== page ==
Our politics seem to be headed in the same direction. As of May 30, President Donald Trump signed a federal right-to-try bill into law, which allows terminally ill patients to bypass the U.S. Food and Drug Administration and request an investigational drug directly from the manufacturer. For proponents, this makes sense: If your loved one has a deadly disease with no good treatment options, why wouldn’t you want to try a potentially curative agent? Critics cite the difficulties in monitoring the risks when physicians are removed from the treatment plan. They note that, although the law protects manufacturers from liability, most major drug and implant manufacturers are not interested in such programs.
Even though a manufacturer can charge what it wants for an experimental treatment, it is never covered by insurance, and the administrative costs and the impact on limited supplies of the drug or implant adversely impact the manufacturer’s main focus: the clinical trial. Instead, fly-by-night purveyors are more likely to prey on vulnerable patients and their families.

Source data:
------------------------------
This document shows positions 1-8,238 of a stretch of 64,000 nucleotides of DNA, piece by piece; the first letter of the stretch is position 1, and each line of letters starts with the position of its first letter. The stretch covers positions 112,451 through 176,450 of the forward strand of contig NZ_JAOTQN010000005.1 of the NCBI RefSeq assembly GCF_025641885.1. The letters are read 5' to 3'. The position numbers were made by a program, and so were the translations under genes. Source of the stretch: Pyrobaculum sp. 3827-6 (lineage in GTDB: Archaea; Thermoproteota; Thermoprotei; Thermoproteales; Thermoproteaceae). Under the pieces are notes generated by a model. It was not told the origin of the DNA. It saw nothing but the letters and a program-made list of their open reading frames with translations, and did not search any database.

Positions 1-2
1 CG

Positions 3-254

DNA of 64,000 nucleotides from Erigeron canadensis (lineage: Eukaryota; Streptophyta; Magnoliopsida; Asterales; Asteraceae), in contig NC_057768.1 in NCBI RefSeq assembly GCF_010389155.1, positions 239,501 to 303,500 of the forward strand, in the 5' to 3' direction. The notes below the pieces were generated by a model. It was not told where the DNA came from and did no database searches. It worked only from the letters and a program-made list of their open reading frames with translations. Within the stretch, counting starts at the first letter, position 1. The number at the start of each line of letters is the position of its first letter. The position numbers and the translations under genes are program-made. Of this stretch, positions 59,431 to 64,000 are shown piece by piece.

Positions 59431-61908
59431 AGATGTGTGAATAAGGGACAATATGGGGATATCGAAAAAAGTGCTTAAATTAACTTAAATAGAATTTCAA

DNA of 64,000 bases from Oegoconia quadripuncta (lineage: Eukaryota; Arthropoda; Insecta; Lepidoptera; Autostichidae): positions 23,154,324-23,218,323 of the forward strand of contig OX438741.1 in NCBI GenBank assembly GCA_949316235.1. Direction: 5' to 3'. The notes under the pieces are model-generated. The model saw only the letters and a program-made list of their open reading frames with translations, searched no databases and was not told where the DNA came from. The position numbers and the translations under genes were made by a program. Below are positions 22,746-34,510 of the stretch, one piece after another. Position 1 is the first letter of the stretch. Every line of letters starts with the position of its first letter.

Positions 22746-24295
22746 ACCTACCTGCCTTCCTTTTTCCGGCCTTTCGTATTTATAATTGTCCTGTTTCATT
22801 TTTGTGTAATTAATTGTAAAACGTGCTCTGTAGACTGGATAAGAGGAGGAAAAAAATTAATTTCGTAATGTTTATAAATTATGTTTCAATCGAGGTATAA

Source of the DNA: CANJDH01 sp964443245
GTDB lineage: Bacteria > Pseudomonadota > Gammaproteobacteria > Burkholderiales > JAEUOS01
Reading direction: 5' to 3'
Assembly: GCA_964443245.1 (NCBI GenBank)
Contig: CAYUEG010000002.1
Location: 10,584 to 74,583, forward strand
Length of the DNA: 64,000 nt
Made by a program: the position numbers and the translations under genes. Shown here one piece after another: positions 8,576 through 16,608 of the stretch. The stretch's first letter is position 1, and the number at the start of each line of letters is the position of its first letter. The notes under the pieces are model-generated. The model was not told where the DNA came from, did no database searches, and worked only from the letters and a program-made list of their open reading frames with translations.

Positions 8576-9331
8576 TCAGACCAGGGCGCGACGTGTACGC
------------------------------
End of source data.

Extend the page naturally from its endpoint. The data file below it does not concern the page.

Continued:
Critics also report that the risks and unintended consequences of experimental agents are rarely understood by patients. For example, treatment with a potentially curative agent may limit access to hospice and other valuable services.
For orthopaedic surgeons, the argument is usually a little different: “This treatment may not work, but it’s not likely to hurt anything.” Key concepts in the patient-centered care model include shared decision-making and treating the “whole patient.” This process has led to the wholesale incorporation of complementary and alternative care into previously traditional, allopathic practices. But how far should we allow patient choice to be the ultimate arbiter? In his blog, David W. Goodman, MD, wrote that there are too many areas in which “patients are generally not adequately informed, knowledgeable, or, worse, misinformed to make the best informed decision. This assertion of patient choice leaves the patient vulnerable to the sales pitch of unproven treatments. This is not to say patients shouldn’t make their own choice of treatment, but it should be born out of a reasonable understanding of pros and cons of each treatment option from reliable sources of information. Let science be the designated driver on the highway of opinions.”